The Belousoffs: The Luckiest or Unluckiest Couple? Just ask Howard Hughes and Bugsy Siegel.

The Belousoff's lived at 808 N. Linden Drive in Beverly Hills, and twice within just a few months, they would be feet away from shocking, violent events reported around the world.

Mitzi with Ted Healy

Hollywood Essays on Vimeo! The Mysterious Death of Ted Healy, Founder of The Three Stooges

http://vimeo.com/aliciamayer/tedhealydeathmystery Exactly what happened after the initial altercation with Albert “Cubby” Broccoli is not clear, but Healy would later be found at a Hollywood hotel where the hotel doctor sewed up a huge gash over his left eye. Along with this wound, Healy looked like he had been severely beaten. He was taken home but … Continue reading Hollywood Essays on Vimeo! The Mysterious Death of Ted Healy, Founder of The Three Stooges

Hollywood Essays on Vimeo! The George Burns Smuggling Fiasco mini-documentary

http://vimeo.com/aliciamayer/georgeburnssmugglingfiasco In 1938, George Burns and Gracie Allen were two of America's most beloved entertainers but their world would come crashing down thanks to a shadowy 'diplomat' who offered George Burns, and his pal, Jack Benny, an offer they couldn't refuse. 5 minutes.

How Hamlet nearly killed Oscar: The big studio revolt that almost ended the Academy Awards

It would take just a week after the shocking awards ceremony for the response from the big studios to hit the headlines, as they did on the 1st of April, 1949 and read like April's Fool Day jokes, including "Academy Awards May Be Stopped" and "Hollywood Oscars May Be On The Way Out." The first … Continue reading How Hamlet nearly killed Oscar: The big studio revolt that almost ended the Academy Awards

Death comes to the creator of The Three Stooges after a night at the Trocadero.

Exactly what happened after the initial altercation with Albert "Cubby" Broccoli and his cousin Pat DiCicco is not clear, but Healy would later be found at a Hollywood hotel where the hotel doctor sewed up a huge gash over his left eye.

The pro-Hitler maid who nearly killed George Burns’ career

Three years after this photo, their perfect world would come crashing down thanks to two diamond bangles from Paris, a shadowy "Nicaraguan diplomat," and the vengeful, Hitler-loving maid of a Supreme Court judge. Read on, dear friends, for just like you, I had no idea our beloved George Burns got caught up in a smuggling … Continue reading The pro-Hitler maid who nearly killed George Burns’ career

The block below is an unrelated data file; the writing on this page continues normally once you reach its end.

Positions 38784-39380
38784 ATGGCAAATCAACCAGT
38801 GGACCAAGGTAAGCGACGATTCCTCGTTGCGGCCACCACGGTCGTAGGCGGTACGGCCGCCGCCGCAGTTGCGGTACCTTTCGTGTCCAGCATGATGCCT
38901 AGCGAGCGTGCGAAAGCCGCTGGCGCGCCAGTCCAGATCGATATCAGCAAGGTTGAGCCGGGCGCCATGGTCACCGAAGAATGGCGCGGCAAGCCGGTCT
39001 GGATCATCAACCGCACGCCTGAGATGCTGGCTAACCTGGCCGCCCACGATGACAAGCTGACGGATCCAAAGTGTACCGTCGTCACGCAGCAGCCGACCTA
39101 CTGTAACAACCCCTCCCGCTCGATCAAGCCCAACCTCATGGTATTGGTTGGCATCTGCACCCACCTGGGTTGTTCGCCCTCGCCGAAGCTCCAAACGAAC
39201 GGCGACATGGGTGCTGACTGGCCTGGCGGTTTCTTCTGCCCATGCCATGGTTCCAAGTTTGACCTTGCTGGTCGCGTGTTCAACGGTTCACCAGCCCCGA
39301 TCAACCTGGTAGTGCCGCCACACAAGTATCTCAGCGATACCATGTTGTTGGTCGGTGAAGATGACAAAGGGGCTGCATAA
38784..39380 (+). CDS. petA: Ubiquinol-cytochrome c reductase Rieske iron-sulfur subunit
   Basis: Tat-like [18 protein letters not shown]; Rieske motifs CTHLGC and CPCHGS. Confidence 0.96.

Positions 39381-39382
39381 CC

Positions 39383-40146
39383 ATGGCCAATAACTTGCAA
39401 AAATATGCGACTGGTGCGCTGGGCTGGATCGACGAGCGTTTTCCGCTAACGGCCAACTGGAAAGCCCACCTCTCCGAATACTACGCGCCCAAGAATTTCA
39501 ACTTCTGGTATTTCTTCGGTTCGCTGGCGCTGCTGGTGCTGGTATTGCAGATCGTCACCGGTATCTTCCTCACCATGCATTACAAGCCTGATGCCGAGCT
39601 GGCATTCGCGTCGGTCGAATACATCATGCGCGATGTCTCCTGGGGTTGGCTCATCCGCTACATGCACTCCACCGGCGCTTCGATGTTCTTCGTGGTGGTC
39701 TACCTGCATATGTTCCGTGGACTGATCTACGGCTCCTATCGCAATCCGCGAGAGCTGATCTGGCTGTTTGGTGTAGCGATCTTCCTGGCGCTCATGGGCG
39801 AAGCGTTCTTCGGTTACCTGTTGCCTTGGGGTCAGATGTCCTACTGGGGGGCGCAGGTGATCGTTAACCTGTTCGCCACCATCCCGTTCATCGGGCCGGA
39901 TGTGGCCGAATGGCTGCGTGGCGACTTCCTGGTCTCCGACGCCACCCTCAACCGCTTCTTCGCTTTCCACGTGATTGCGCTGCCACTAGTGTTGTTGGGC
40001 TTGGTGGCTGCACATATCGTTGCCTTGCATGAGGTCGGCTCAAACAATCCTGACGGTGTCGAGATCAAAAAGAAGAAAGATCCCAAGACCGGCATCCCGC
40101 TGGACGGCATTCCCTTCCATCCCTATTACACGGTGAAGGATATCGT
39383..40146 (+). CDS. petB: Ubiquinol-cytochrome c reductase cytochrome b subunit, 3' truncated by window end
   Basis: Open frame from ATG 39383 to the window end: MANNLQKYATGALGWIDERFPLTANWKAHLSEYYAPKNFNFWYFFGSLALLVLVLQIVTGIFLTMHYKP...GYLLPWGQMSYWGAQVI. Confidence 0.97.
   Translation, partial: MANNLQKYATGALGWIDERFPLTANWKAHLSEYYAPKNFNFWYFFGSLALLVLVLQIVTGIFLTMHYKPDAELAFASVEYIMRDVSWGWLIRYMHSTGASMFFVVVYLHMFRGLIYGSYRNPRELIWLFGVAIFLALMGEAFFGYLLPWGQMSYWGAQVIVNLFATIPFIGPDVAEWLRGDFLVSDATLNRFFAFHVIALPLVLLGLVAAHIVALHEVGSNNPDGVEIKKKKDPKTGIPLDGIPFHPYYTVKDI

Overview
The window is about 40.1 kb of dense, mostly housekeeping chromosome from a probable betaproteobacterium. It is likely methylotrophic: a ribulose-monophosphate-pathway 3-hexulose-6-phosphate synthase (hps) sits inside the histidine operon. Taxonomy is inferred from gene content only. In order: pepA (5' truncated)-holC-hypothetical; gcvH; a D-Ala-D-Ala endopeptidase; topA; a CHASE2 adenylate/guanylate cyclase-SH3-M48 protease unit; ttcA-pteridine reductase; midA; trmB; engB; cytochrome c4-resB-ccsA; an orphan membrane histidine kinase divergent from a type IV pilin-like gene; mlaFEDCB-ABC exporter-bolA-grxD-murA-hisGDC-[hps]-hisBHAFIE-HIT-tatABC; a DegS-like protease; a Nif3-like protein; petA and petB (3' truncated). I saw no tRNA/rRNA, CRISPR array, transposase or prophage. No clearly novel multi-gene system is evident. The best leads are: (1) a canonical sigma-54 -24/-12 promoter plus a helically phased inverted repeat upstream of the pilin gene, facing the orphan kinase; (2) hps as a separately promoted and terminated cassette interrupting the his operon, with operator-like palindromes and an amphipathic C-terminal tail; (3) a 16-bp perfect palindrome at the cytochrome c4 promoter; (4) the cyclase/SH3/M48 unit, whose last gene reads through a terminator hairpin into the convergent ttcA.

W.S. Van Dyke – the trusted director, star maker, party host, and patriot, with one of Hollywood’s saddest endings

June, 1935: my grandmother, Mitzi in the elegant white hat, with some of Hollywood's hardest working actors at one W.S. Van Dyke's legendary Hollywood parties. There are so many stories in this photo that as I began to research it I was even more convinced that Hollywood's early stars were far more amazing than the … Continue reading W.S. Van Dyke – the trusted director, star maker, party host, and patriot, with one of Hollywood’s saddest endings

Lincoln’s comedian, Chic Sale

"It's like reading that the Archbishop of Canterbury has been caught at a night club," Will Rogers in the Reading Eagle, August 10, 1934 about Chic Sale's bestselling book, The Specialist. Here's a hilarious, decidedly unglamorous photo of my grandmother, Mitzi Cummings, with Charles Partlow Sale, aka 'Chic Sale', once "the nation's foremost comedian" before … Continue reading Lincoln’s comedian, Chic Sale

Marian Marsh – chocolate exec’s doll faced daughter

"The new Trilby, Svengali'a victim, is Marian Marsh, a newcomer to featured screen roles. A few months ago she was an extra girl in Hollywood," New York Times review, April 26, 1931. Oh, how I love this photo. Unlike the highly posed publicity shots featuring Mitzi with a movie star like Harlow in her beautiful … Continue reading Marian Marsh – chocolate exec’s doll faced daughter

Mitzi on the set of David Copperfield

As a child my step-father read a number of classics to me, including David Copperfield. I also watched the old movie on several occasions. I was not only a totally G-rated kid (Mr Rogers' biggest fan) I was particularly fond of the old B&W movies. They were safe, beautifully made, the stories always ended on … Continue reading Mitzi on the set of David Copperfield